Imaginary Security
Imaginary Security

I recently posted about a fun experience with the metal detectors and security staff at the Oakland WCAB.1

At the end of January I was fortunate enough to witness more security shenanigans.

A man in line behind me took off all metal from his person and placed it in the provided gray plastic bin.  Here’s a summary of the exchange between this gentleman and the security guard:

  • Security:  Sir, you’re going to have to take off your belt.
  • Man:  My belt buckle is metal.  I took it off, see?  There’s no metal in my belt.
  • Security:  That doesn’t matter, sir.  Please take off your belt.
  • Man:  But, there’s no metal in it.
  • Security:  Sir, you’re going to need to put your belt through the metal detector.
  • The man finally took off his belt…

I have several problems with this2  “security procedure.”

  1. It is irrational and absurd.
  2. This system encourages security guards to be lazy and unobservant, encouraging the hiring of unsophisticated or untrained security guards.
  3. This system places too much importance on the value of x-ray machines.

Let’s take this point by point, shall we?

First, when challenged to provide any rationale for their demands, the security staff resorts to argumentum ad verecundiam. 3  There’s no reason why a non-metal belt buckle or, heaven forbid a piece of paper, needs to be fed into the x-ray machine.  They’re not security risks.

Second, the current system allows the security guards to insist all detachable belongings be fed into the x-ray machine. 45  The current system essentially removes the incentive for hiring trained, competent, or intelligent staff.  And, really, why should they?  A mannequin with a sign around its neck could instruct everyone to remove all belongings.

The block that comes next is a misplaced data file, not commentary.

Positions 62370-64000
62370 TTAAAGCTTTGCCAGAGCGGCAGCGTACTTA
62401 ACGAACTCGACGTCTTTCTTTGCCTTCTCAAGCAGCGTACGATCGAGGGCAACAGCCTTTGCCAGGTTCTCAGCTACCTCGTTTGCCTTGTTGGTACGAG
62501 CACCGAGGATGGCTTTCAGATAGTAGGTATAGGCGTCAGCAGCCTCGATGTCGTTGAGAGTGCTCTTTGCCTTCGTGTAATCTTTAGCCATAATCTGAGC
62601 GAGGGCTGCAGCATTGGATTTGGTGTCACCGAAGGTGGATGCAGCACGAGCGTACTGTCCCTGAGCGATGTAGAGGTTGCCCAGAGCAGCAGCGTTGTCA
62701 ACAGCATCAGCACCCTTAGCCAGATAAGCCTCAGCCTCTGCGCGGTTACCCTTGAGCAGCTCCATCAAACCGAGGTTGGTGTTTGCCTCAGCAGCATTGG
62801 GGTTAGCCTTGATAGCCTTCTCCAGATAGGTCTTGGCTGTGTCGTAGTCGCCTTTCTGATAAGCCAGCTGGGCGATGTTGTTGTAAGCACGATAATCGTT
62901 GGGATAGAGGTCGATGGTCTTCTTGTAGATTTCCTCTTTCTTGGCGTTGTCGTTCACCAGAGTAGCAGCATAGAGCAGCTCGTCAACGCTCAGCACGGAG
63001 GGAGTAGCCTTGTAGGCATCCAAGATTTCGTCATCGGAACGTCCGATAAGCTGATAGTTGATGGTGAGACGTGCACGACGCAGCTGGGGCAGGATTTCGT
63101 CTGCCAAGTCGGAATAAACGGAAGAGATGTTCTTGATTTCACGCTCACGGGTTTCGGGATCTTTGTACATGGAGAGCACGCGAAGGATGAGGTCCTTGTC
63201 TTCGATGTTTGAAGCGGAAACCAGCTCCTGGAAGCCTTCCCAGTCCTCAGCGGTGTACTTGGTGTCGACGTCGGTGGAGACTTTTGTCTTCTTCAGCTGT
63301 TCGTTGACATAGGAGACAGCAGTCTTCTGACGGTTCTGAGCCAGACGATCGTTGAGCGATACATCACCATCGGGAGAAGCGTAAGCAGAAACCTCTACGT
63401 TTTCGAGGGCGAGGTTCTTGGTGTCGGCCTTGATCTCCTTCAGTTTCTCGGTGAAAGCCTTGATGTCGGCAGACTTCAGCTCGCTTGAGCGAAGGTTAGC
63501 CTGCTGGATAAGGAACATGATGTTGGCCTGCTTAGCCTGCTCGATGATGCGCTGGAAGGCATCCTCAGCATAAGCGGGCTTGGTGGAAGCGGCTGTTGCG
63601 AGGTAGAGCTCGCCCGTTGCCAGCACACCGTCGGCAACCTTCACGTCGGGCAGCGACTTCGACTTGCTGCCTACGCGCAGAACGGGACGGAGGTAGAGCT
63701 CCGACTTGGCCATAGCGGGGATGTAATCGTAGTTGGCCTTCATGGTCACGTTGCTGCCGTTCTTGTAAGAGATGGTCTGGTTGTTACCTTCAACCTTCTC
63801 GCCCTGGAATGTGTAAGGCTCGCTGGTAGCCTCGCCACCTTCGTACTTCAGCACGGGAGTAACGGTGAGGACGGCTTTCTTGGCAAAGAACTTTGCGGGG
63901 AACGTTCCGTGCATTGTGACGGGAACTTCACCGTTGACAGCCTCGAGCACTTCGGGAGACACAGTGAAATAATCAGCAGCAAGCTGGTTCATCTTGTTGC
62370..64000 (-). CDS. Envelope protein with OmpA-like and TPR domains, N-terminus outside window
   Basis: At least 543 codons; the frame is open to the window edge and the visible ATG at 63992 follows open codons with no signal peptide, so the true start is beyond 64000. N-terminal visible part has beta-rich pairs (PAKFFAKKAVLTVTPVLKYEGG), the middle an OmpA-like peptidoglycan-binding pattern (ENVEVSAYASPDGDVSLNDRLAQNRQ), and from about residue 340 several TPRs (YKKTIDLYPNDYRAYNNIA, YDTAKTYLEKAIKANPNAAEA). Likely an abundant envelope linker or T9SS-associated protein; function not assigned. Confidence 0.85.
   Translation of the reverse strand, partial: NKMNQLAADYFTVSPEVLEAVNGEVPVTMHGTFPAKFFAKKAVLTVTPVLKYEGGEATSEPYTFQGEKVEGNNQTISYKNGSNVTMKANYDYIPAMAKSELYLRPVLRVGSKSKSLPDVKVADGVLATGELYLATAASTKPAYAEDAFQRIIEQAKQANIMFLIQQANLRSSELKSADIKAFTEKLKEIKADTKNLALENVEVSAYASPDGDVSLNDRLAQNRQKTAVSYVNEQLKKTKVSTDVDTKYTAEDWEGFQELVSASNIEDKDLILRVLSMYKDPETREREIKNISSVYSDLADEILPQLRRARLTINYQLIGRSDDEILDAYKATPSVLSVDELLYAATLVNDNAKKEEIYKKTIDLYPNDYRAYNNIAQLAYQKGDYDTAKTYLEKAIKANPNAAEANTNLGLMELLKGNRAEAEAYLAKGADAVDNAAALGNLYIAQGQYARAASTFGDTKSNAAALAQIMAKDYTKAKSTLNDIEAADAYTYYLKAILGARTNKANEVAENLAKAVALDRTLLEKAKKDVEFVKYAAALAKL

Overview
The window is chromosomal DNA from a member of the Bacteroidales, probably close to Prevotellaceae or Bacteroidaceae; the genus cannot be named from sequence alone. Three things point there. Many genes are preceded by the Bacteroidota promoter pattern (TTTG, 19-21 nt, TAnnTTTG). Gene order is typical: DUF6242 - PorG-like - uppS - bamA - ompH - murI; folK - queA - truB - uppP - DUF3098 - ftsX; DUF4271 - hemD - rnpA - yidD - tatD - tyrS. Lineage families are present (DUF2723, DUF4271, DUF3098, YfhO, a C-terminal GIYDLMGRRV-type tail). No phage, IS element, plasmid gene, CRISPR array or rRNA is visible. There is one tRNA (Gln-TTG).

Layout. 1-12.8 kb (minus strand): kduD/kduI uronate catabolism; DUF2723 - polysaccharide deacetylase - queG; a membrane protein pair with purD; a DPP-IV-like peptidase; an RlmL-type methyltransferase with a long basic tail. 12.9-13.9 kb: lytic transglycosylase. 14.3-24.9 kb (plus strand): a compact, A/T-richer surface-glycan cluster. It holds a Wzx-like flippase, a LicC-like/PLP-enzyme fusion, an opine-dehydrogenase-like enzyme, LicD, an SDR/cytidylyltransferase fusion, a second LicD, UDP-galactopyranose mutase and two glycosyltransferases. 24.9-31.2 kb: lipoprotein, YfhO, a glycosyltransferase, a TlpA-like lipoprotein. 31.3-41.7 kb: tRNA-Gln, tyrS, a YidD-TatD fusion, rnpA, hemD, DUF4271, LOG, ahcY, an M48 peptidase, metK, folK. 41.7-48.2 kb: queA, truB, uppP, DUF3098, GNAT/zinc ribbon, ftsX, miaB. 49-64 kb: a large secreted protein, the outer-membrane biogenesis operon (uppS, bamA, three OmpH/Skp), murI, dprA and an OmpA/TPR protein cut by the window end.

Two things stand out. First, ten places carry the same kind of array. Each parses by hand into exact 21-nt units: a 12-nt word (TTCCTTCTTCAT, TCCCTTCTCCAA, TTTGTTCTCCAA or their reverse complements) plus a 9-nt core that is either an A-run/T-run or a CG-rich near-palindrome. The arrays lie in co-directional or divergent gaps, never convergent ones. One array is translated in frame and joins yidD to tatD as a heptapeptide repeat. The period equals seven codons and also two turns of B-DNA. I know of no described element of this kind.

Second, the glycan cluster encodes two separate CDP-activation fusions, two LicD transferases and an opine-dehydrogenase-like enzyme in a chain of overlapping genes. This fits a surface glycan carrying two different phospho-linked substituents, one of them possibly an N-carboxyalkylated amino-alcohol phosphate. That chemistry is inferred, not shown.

Finally, the current system allows all the security guards at the Oakland state building to place too much importance on the x-ray machines.  Once you’ve placed your belongings6 in the plastic bin, you aren’t given a second glance.  What happens if someone decides to conceal a dangerous non-metalic object on their person?  These security guards believe that paper should be x-rayed!  I’m supposed to trust in their powers of keen observation?

Can you tell I’m frustrated with the security situation at the Oakland WCAB?

  1. Original photo courtesy of Daquella manera. []
  2. imaginary []
  3. Latin argument for “appeal to authority” aka “I have a badge so I must be right” aka “‘Cause I said so, that’s why.” []
  4. Don’t forget to put your right to privacy in that bin.  After all, you don’t have anything to hide from Big Brother, do you? []
  5. For a while they actually required the removal of shoes too.  Taking your shoes off at the airport is bad enough.  But at the Oakland state building??? []
  6. And dignity!  Don’t forget your dignity!  Don’t worry, after a couple of times through this system it will be small enough to fit comfortably between your cell phone and belt buckle. []